One of the most deliciously discernable Shakespearean adaptations since Julie Taymor’s Titus, Justin Kurzel’s Macbeth is a mesmerizing dramaturge, bracingly cinematic and adroitly bloodthirsty. A one time theater designer, Kurzel makes fabulous use of medieval Scotland, where the cold air is palpable and pale, the heavy fog underscores rather than obscures the savage scrum of war and its uncivil aftermath.
Macbeth, easily the Bard’s bloodiest and most truncated drama, has seen many conquering cinematic adaptations, and while Akira Kurosawa’s Throne of Blood leads the pack, and Polanski’s Macbeth is perhaps the most glaring, Kurzel offers up a visual spread flecked with crimson and ostensible cruelty. Lady Macbeth may concede that “Hell is murky,” but here Kurzel pierces Hell’s tenebrous curtain to show what writhes and gnashes underneath.
Tom McCarthy’s gripping newspaper thriller Spotlight chronicles the Boston Globe’s shocking real-life exposé of child abuse and the Catholic church.
A quietly absorbing picture, Spotlight, on the surface, appears to be a somewhat pedestrian David v Goliath story––that it won Best Picture at the Academy Awards was a shocker for many––but the film intelligently and almost anonymously snakes up on the viewer. The physicality of Boston, especially its ill-boding and threatening churches influence and command the landscape. As detailed and overflowing as McCarthy and Josh Singer’s script is, the visuals are almost as dizzyingly dense.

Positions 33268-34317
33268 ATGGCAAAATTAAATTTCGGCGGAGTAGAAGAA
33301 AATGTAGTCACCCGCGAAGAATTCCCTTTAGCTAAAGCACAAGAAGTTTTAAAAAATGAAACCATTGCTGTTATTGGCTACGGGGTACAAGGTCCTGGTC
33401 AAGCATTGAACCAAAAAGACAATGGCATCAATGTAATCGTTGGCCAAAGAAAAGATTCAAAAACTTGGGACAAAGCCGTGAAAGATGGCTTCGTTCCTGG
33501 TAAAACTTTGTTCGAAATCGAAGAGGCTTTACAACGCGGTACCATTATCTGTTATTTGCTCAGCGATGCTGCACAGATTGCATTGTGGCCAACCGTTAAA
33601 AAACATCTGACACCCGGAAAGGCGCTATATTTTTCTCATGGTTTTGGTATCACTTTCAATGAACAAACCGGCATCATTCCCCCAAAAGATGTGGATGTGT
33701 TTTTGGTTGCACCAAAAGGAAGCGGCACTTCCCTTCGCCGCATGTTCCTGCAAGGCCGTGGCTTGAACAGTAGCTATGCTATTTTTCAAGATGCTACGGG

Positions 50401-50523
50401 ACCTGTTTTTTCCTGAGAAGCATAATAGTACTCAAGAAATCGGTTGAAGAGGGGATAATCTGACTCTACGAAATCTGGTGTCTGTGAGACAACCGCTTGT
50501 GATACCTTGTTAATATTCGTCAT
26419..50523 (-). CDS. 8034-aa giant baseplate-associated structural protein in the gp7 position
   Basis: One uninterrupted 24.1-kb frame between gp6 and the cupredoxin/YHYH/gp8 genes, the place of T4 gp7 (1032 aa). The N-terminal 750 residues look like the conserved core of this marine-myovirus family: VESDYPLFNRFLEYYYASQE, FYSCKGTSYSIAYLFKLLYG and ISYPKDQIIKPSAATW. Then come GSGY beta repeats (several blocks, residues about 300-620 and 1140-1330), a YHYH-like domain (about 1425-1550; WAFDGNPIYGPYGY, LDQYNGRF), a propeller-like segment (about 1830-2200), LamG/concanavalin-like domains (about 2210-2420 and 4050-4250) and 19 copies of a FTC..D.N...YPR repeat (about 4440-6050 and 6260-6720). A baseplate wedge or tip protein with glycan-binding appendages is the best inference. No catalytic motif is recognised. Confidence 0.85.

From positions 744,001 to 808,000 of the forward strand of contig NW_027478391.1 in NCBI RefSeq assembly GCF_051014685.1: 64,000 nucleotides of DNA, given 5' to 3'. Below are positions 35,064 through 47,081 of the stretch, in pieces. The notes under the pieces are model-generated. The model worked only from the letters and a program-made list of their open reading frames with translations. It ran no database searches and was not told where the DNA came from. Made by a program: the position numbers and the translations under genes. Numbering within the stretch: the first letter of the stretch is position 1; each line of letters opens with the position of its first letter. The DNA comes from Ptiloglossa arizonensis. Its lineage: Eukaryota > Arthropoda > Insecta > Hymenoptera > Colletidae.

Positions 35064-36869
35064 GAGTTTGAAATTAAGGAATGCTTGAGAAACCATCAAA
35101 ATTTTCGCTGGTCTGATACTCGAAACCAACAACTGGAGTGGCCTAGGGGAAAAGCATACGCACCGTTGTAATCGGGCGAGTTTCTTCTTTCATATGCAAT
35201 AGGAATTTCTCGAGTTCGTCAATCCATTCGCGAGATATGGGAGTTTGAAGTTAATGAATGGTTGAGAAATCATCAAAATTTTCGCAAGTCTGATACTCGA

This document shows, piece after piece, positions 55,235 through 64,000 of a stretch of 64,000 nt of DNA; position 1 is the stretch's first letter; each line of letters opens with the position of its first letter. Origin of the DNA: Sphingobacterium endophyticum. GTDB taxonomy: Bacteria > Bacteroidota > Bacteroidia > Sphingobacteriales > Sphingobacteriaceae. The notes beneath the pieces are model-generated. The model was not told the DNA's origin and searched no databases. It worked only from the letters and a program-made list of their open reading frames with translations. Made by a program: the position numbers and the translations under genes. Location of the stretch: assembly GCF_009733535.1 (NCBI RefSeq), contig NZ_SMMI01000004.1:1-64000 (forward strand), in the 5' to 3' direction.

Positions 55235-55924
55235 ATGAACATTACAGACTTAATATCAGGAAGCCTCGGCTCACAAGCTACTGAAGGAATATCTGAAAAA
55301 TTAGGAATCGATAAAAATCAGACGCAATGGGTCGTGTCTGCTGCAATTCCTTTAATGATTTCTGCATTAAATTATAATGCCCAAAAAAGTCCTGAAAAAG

Spotlight is not a subtle picture, nor should it be considering its content and value as societal communiqué, but its grand gestures––particularly its symbolic synthesis of religious iconography––make the exposed infamy all the more arresting and astonishing.
18. A Pigeon Sat on a Branch Reflecting on Existence
Swedish absurdist auteur Roy Andersson completes his art house slapstick trilogy with A Pigeon Sat on a Branch Reflecting on Existence––the other films in this triptych being Songs from the Second Floor (2000) and You, the Living (2007)––and it’s a meticulously detailed eccentricity.
Using a mostly static camera, and bouncing around chronologically, Andersson and his outstanding cinematographers István Borbás and Gergely Pálos capture an inventive milieu that recalls far-ranging fabulists like Federico Fellini, Jacques Tati, and Monty Python at their most poker-faced.
With an anemic yet effective color palette, haunting music, and comedy the hedges directly into horror, Andersson may have analogous company but he’s a nonconformist all his own. As stylish, strange, and oddball as it gets, this film’s cult status is assured.